The 2012-13 season will be a defining time for Del Negro and L.A.'s "other team." Superstar point guard Chris Paul will be a free agent by season's end, and if the Clippers are to hold onto his services, then they simply must win under Del Negro this season.

    For this make-or-break season, the Clippers have bolstered their roster with experience, most notably adding Matt Barnes, Jamal Crawford and Lamar Odom. But the coach must develop as well as the roster if he is to remain in Los Angeles beyond this year.

    Del Negro's coaching has been widely criticized, and many consider him a coach to rebuild under rather than one with whom to win a championship. Many consider him to be poor offensively, failing to instill creativity and variety in the team's offense, relying too heavily on Paul's brilliance to generate scores.

    The team, arguably, also should be better defensively than it is, given the length and athleticism of their frontcourt.

    ESPN reported that Del Negro's constantly changing rotation upset players at times last season. He can't afford to make the same mistake twice.

    With experienced new faces in town and so much riding on the season, Del Negro has a lot on his plate. Unless the Clippers genuinely compete for a top-four spot in the Western Conference, Del Negro will be looking for another job very quickly.

Avery Johnson

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    Avery Johnson's situation in Brooklyn is similar to that of Randy Wittman: In no time at all, he's leading a team very much on the rise.

    The 2012-13 season was always going to be pivotal for the Nets. The franchise has to make a big splash in its first season in Brooklyn after several years of irrelevancy in New Jersey.

    Despite missing out on Dwight Howard, owner Mikhail Prokhorov and GM Billy King have done their parts by assembling a roster that comfortably should be a playoff team.

    Johnson's job is to make them more than that.

    At his disposal, Johnson has the league's best guard duo in Deron Williams and Joe Johnson. Alongside them, the team has managed to keep Gerald Wallace, Kris Humphries and Brook Lopez together, forming a powerful starting five. Rising star MarShon Brooks, who was expected to be included in many of the Nets' transactions at the trade table, also was retained.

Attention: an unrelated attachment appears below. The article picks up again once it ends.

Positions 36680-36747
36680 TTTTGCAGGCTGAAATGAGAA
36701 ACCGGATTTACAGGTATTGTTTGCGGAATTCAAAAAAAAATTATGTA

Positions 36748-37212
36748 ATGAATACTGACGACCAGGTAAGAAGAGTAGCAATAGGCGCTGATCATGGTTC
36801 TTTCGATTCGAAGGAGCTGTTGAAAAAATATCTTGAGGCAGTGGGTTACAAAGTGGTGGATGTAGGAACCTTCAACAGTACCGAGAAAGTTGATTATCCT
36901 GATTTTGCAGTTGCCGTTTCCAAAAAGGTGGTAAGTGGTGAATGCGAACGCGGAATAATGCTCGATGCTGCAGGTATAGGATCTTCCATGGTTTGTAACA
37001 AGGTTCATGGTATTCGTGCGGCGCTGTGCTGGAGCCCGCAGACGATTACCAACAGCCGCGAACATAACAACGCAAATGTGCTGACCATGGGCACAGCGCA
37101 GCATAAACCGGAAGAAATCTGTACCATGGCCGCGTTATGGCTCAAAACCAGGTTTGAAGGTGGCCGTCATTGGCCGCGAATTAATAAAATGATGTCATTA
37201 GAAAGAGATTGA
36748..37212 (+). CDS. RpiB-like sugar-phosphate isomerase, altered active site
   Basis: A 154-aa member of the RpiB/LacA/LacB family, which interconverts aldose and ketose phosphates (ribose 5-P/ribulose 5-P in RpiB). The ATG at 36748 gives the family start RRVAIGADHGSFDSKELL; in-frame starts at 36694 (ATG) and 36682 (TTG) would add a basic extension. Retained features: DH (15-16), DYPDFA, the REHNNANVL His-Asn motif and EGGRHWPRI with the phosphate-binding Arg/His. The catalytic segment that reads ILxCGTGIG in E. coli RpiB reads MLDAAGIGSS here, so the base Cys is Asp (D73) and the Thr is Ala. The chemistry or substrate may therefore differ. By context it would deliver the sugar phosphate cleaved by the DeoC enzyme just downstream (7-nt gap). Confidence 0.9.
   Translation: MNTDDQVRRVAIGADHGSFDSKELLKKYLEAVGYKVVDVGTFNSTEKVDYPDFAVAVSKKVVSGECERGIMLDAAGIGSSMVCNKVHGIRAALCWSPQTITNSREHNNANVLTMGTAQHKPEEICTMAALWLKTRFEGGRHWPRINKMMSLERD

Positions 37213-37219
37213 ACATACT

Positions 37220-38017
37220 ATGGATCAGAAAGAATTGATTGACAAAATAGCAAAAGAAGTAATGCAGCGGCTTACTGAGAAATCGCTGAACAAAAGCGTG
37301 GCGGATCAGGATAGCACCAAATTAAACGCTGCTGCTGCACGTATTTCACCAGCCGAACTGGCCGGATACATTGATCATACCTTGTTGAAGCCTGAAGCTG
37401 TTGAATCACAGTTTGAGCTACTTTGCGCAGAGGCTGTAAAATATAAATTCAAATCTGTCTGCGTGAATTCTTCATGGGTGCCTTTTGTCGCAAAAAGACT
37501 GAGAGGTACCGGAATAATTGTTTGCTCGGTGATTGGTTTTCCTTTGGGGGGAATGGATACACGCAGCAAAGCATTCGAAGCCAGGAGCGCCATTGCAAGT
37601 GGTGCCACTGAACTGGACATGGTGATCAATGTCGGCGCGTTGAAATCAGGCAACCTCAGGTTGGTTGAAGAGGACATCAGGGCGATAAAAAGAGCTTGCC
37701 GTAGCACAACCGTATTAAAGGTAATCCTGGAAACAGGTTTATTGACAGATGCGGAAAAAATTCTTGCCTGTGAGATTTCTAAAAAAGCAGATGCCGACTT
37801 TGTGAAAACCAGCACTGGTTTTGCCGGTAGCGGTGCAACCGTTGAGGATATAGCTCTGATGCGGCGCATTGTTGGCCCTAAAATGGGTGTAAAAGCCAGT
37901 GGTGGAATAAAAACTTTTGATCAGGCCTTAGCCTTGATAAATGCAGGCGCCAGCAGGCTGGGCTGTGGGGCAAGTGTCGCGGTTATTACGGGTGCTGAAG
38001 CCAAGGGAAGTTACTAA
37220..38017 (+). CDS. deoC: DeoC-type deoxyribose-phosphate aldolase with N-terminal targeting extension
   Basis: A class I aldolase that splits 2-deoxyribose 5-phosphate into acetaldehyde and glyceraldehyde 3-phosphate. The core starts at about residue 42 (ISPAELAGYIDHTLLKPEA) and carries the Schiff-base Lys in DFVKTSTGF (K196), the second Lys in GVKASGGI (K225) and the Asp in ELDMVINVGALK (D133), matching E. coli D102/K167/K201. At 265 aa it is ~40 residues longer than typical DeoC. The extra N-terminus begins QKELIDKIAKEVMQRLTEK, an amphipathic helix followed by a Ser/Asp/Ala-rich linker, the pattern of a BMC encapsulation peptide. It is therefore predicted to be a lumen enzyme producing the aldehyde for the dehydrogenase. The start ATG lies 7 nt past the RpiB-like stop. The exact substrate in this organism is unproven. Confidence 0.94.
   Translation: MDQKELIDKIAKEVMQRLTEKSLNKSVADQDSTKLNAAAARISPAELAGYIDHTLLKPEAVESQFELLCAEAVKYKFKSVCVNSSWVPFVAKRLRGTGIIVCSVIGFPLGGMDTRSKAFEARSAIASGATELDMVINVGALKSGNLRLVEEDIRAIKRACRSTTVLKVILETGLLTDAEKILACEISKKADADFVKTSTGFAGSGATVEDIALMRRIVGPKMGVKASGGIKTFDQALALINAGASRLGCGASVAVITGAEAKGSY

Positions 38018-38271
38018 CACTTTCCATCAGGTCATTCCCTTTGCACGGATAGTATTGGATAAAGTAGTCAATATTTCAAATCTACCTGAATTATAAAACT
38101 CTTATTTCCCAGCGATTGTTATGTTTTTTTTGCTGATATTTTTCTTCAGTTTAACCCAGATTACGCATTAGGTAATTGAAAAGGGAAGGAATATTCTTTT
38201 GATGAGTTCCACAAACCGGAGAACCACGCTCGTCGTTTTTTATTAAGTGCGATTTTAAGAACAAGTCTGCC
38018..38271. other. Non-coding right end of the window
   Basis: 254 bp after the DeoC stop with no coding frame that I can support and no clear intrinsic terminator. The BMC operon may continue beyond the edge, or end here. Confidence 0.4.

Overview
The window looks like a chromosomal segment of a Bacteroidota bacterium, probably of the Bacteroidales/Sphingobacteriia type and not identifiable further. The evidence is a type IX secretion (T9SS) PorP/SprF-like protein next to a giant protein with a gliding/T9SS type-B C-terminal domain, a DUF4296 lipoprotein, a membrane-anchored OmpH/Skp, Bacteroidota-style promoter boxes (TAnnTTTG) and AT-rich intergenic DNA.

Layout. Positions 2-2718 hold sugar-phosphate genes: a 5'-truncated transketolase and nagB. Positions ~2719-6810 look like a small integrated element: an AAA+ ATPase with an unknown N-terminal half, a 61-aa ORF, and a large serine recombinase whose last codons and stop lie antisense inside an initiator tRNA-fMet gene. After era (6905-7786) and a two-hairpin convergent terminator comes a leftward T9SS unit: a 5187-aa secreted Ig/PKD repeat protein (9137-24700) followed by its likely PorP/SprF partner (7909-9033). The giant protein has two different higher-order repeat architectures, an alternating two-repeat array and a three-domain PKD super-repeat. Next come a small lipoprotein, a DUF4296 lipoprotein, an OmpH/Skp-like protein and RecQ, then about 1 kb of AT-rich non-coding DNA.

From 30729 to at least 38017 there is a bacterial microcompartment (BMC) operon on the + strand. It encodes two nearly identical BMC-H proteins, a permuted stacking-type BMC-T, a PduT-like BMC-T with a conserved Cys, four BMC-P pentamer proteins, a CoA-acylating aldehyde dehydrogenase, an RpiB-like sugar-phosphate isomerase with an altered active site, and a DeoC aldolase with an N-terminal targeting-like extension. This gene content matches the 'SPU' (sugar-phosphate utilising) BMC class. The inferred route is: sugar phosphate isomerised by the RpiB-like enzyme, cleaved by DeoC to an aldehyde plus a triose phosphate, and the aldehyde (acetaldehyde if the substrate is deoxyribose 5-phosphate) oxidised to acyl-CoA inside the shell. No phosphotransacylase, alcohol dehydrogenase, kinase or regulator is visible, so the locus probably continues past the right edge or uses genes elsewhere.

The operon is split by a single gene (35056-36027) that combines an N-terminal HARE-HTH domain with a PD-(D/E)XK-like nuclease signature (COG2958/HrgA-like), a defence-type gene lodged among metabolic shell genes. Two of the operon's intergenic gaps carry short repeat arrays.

The 2006 NBA Coach of the Year now has to deal with enormous expectations for his team. In an instant, on paper, the Nets have transformed from Eastern Conference cellar-dwellers to contenders. However, turning that into real success is going to present its challenges.

    Williams must fire. Johnson must quickly slide into an off-the-ball role. Wallace needs to show why they call him "Crash." Humphries and Lopez need to form a potent frontcourt partnership, and Brooks must shine off the bench.

    Coach Johnson quickly will be under pressure if this doesn't occur. While he may be spared more time than others on this list, the clock is definitely ticking.

Mike Brown

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    For Mike Brown it's as simple as this: If he's any chance to coach this team in the 2013-14 season, then the Lakers have to make NBA Finals (at least) this year.

    However, even that might not be enough.

    Given what the Lakers have achieved this offseason, it could be championship or bust for Brown in L.A.

    His first season with the league's most marquee team was underwhelming. The stamp he put on the Lakers turned them into a grafting defensive team that couldn't score with the league's elite. Rumblings occurred throughout the year regarding his relationship with the players, but here we are approaching the new season, and he's still there.

    However, with Dwight Howard and Steve Nash now ready to play alongside Kobe Bryant and Pau Gasol, Brown is under more pressure than any coach in the league to make his team win.

    The defensive-minded coach will be helped on offense by new assistant coach Eddie Jordan, who brings with him the renowned Princeton offense. After struggling to orchestrate a successful offense in his first season with the Lakers, Brown will be hoping that the Princeton offense is quickly adopted by a team familiar with the somewhat similar Triangle offense of Phil Jackson.

    Brown's management of personalities also will be critical, given that Bryant will be unwilling to hand over his dominance of the team to Howard just yet.

    If, as expected, the Lakers dominate the NBA this year, then Brown is safe. Anything else, and it's almost certain that someone else will be appointed to replace him.